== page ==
In some cases, you might have costs that are higher than the security deposit. You’ll have to pay the difference when your lease ends, and you bring the vehicle back.
How to Find and Lease Your Dream Car
Leasing a car requires some of the same basic steps as buying one. You’ll also need to take some factors into consideration that are unique to the process as well.
Step 1: Know Your Budget
It’s tempting to focus on how the monthly payment will fit into your budget. This isn’t the only figure you should consider though. To be able to compare different lease offers accurately, you’ll need to figure out the total cost of the lease contract throughout its term.
Step 2: Know Your Mileage
Because almost all lease contracts include strict mileage caps, you’ll need to be aware of how many miles you drive before you sign on the dotted line. If you live in the city and don’t take road trips often, these mileage caps shouldn’t be an issue. Go above them, though, and you’ll have to pay extra.
Step 3: Know How You Can Use the Leased Vehicle
Regular wear and tear is expected when you lease a car. Excessive wear, though, might mean that you’ll have to pay the difference. Parking on the street or in parking garages where your vehicle could get dinged and scratched, smoking, or transporting a pet are all activities that might not be allowed. Be sure to read the fine print in your lease contract carefully.
Step 4: Know Your Credit Score
Anytime you’re in the market for a new car, having a good credit score is important. This is especially true when leasing a vehicle. Before you start shopping around for a car lease, obtain a free credit report from the three agencies: Experian, TransUnion, and Equifax. Go to fnegto start the process.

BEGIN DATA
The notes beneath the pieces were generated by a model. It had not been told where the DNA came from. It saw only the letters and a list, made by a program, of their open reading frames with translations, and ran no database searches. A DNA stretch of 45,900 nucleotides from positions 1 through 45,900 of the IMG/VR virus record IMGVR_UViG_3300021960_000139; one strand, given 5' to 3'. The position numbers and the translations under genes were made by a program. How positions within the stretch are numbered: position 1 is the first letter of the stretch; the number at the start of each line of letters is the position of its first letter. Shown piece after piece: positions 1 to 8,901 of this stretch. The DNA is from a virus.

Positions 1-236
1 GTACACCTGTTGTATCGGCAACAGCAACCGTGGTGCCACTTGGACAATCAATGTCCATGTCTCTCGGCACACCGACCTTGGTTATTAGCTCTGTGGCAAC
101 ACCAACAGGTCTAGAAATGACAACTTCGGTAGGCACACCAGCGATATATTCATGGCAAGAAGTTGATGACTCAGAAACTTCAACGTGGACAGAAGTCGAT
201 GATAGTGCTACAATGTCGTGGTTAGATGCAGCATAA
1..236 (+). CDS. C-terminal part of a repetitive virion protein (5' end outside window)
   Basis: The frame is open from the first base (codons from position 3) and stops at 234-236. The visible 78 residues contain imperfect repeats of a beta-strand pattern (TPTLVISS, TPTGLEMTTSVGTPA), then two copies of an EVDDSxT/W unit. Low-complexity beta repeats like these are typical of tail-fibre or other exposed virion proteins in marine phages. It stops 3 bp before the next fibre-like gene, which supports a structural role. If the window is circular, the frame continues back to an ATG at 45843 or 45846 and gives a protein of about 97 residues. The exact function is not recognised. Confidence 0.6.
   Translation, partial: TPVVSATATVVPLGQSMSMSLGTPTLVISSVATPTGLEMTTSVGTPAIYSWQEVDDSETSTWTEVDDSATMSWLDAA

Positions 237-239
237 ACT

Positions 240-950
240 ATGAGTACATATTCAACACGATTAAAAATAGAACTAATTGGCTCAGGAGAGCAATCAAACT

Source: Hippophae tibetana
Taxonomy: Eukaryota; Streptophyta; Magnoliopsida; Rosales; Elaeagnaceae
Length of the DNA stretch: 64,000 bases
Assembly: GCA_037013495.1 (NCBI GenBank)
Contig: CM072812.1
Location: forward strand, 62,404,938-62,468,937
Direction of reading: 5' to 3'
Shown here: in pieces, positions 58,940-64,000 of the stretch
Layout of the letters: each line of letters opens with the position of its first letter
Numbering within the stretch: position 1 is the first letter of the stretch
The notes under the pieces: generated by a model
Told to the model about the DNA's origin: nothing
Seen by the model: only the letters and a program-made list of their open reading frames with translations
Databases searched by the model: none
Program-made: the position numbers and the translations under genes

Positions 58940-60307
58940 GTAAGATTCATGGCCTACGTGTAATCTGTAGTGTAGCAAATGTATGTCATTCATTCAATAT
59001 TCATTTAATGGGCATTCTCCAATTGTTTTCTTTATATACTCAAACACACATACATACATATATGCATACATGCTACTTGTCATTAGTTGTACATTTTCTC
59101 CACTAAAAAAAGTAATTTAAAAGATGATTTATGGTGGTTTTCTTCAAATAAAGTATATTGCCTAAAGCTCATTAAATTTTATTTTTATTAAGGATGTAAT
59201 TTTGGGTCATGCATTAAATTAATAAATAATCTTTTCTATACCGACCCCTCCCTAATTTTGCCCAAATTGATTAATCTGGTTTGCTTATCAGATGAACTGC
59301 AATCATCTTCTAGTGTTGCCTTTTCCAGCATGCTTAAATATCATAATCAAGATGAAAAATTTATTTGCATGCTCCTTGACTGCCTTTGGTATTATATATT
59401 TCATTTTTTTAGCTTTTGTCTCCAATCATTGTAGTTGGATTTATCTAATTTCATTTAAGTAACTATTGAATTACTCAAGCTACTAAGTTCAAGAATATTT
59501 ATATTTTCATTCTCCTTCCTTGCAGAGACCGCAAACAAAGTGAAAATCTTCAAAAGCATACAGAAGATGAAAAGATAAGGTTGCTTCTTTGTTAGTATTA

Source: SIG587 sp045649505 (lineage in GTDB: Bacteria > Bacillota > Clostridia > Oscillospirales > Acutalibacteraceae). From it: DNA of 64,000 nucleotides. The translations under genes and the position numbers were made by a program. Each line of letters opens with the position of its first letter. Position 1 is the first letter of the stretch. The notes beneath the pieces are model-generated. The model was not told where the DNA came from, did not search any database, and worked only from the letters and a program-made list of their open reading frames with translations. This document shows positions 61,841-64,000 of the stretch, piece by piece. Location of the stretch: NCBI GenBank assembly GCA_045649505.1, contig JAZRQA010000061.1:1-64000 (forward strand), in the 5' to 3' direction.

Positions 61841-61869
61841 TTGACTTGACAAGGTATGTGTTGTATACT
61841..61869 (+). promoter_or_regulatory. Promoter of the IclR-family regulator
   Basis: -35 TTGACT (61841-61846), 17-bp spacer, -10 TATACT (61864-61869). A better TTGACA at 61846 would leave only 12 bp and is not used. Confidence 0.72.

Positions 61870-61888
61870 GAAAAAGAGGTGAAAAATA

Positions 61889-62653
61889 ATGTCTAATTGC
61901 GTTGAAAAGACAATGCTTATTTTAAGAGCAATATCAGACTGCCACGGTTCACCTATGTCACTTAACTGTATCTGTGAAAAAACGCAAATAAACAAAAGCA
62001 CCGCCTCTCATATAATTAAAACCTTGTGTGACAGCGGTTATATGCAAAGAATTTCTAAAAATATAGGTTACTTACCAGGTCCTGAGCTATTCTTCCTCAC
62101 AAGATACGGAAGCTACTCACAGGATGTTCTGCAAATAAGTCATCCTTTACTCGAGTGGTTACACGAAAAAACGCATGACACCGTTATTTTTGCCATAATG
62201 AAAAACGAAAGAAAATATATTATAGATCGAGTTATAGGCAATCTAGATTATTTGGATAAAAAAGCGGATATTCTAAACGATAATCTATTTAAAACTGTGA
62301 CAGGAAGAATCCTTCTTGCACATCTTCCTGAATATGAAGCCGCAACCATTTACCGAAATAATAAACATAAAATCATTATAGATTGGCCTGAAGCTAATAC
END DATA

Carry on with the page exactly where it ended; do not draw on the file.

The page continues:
Step 5: Know How to Negotiate
Don’t be afraid of negotiating leases. One good place to start is the capitalized cost of the vehicle. In many cases, this cost will fall somewhere in between the MSRP and the dealer’s wholesale price. The lower this price falls, the less your monthly lease payments will be.
3 Steps To Make Sure You Get the Best Car Lease
1. Check out the Carmaker
A carmaker will often post their lease deals on their website. The cars included in these incentives are often listed below the manufacturers suggested retail price (MSRP). This could mean that they are a good deal.
2. Browse Dealership Websites
Many car dealerships tailor their auto lease deals to meet the needs and desires of their local market. In addition, the lease terms offered by car dealerships can often be lower than those provided by the carmaker.
3. Work with an Auto Broker
An auto broker takes a lot of the legwork out of the entire lease process. From locating the vehicle you want to negotiating the auto lease terms and the purchase price, an auto broker can make the lease process seamless. In some cases, an auto broker will deliver the new car right to your home.
Protect Yourself: Steps to Take After You’ve Leased a Car
You’ve found your dream car and negotiated to obtain a price you think is fair. You’re now looking forward to driving off into the sunset and enjoying your new car for the next two or three years. Take the following steps to protect yourself after you’ve leased a car:
Opt for GAP Insurance
GAP insurance is technically known as guaranteed asset protection insurance. Many car dealerships and leasing companies require you to purchase it as part of a leased vehicle contract. This is because it ensures that your financial obligation to them is satisfied — even if the vehicle is stolen or you total it.